He lost to Jimmy Carter in 1976 and sixteen years later to Bill Clinton in 1992. Now, twenty-four years later, in 2016, he may run again. Jerry Brown may seem like ancient history, but he is only nine years Hillary’s senior and may well challenge her for the Democratic Party nomination.
Coasting to an easy re-election victory in the nation’s largest state, he likely is avoiding talk of running so as not to interfere with his first task — that of piling up a huge margin in California. But once his victory is cast in stone, one wonders if he will emerge again on the national stage.
Brown’s campaign of 1992 appears perfectly suited to contest the nomination against Hillary Clinton. His emphasis back then was on the “incumbent party”, a bi-partisan amalgamation of crony capitalists, fund raisers, PACs, and rich donors — precisely the people now closest to the Clintons. All that he said in 1992 turned out to be true and then some. His message resonated back then. He entered the race late and won a stunning upset victory in Connecticut. He lost the New York primary only after indicating that he would consider Jessie Jackson as a running mate. But his emphasis on fighting big money worked very, very well back then. Imagine how it would do now!
With his reputation for integrity and asceticism, Governor Brown’s warnings about big money combining with big government will strike voters as a direct contrast to the Clinton’s $150 million income since leaving the White House.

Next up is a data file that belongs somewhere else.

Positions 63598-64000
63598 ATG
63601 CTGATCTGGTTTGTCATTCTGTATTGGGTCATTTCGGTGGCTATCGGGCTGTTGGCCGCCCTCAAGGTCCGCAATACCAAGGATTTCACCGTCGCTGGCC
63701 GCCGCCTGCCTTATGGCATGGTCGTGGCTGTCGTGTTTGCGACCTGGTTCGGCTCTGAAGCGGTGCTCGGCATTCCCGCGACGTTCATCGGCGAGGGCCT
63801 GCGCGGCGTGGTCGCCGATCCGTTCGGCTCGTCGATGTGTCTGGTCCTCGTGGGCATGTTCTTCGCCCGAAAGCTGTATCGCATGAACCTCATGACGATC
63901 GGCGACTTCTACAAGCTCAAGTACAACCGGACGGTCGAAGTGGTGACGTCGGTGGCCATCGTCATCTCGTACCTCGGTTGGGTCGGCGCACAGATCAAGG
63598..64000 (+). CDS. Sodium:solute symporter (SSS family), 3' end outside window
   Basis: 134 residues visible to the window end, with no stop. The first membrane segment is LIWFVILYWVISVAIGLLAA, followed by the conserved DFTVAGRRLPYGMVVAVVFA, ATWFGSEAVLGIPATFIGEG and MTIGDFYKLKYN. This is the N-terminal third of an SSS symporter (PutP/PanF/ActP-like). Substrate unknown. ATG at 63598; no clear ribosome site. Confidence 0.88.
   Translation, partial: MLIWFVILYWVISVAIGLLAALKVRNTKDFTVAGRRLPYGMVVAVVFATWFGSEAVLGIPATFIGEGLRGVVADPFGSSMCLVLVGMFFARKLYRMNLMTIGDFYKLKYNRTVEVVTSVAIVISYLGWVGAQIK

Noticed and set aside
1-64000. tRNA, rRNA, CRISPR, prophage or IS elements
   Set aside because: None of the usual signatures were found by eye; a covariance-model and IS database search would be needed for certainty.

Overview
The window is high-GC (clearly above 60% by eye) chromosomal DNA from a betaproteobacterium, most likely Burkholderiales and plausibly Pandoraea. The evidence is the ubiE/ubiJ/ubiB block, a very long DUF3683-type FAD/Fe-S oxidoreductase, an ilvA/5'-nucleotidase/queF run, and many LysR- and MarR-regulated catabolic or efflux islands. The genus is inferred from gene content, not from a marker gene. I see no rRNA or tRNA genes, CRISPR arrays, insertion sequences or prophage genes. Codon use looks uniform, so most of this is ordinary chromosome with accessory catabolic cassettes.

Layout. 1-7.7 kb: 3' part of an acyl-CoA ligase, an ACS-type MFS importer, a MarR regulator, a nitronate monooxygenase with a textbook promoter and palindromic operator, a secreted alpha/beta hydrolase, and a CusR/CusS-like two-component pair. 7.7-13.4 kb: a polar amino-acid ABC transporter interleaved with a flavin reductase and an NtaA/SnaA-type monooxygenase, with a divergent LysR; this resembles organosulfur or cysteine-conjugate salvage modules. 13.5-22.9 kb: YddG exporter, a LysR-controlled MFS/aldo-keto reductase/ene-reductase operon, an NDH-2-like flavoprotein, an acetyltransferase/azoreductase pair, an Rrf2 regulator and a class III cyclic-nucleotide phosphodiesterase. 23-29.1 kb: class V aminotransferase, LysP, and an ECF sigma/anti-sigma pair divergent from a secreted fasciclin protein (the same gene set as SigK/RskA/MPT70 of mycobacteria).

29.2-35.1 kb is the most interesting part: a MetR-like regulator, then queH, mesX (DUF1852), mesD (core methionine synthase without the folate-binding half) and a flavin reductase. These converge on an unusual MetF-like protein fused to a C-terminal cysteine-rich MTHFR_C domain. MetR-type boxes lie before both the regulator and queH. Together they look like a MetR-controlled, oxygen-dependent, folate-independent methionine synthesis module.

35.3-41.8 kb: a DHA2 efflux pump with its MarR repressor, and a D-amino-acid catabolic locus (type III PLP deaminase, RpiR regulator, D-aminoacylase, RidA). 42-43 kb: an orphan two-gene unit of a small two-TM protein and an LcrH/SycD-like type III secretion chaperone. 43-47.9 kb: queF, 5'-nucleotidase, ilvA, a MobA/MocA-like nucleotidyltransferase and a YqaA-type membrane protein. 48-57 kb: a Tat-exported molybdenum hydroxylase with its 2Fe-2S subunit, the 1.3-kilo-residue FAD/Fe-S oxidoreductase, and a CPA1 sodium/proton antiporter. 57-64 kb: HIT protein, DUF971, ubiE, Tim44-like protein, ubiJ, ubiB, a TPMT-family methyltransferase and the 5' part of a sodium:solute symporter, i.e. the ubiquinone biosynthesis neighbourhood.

Specifically, Brown could inveigh against Goldman Sachs and the Wall Street money that finances the Clintons. He could use the income inequality issue against her and run rings around her aspirations to understand the problems of the average American.
As Governor, Brown has proven himself, again, to be a good administrator and a better politician. He balanced his budget by audaciously and successfully persuading California voters to approve an income and sales tax increase in a referendum. He’s blazed a new path by emphasizing empowerment of local government.
On environmental issues, his record will appeal deeply to liberals and California’s efforts to combat climate change are legendary. Undaunted by Congress’ failure to approve cap and trade, he took advantage of heading the eighth largest economy in the world and instituted it on a state-wide basis, partnering with the European Union to implement it.
As Hillary has had such a rocky launch on her disastrous book tour, Democrats may begin to cast about for alternatives in 2016. Elizabeth Warren is the obvious choice, but her reluctance could prove real. Brown, never reluctant to run, might jump into the race and shape it around his issues and his campaigning style.
With 535 delegates (out of a national total of 5,083), California weighs heavily in the selection process. Its late primary (June 6, 2016) makes it the final arbiter of the winner in any closely contested race. With most Democratic primaries choosing delegates by proportional representation, Brown’s California base could be the coup de grace in awarding the nomination.
The biggest negative Brown would have to face is the age issue. But when a 78 year-old man runs against a 69 year-old woman, how can age be the determining factor?
The more relevant concern is the national momentum for a woman president. Brown would have to fly in the face of that wind. But if Warren were to run, the feminist vote might be divided, giving Brown a better chance.
Will Brown run?
Why not? It’s obviously now or never for him. He has successfully surmounted the physical challenges of a difficult governorship and two recent statewide campaigns. Does the fire horse ever not answer the bell?
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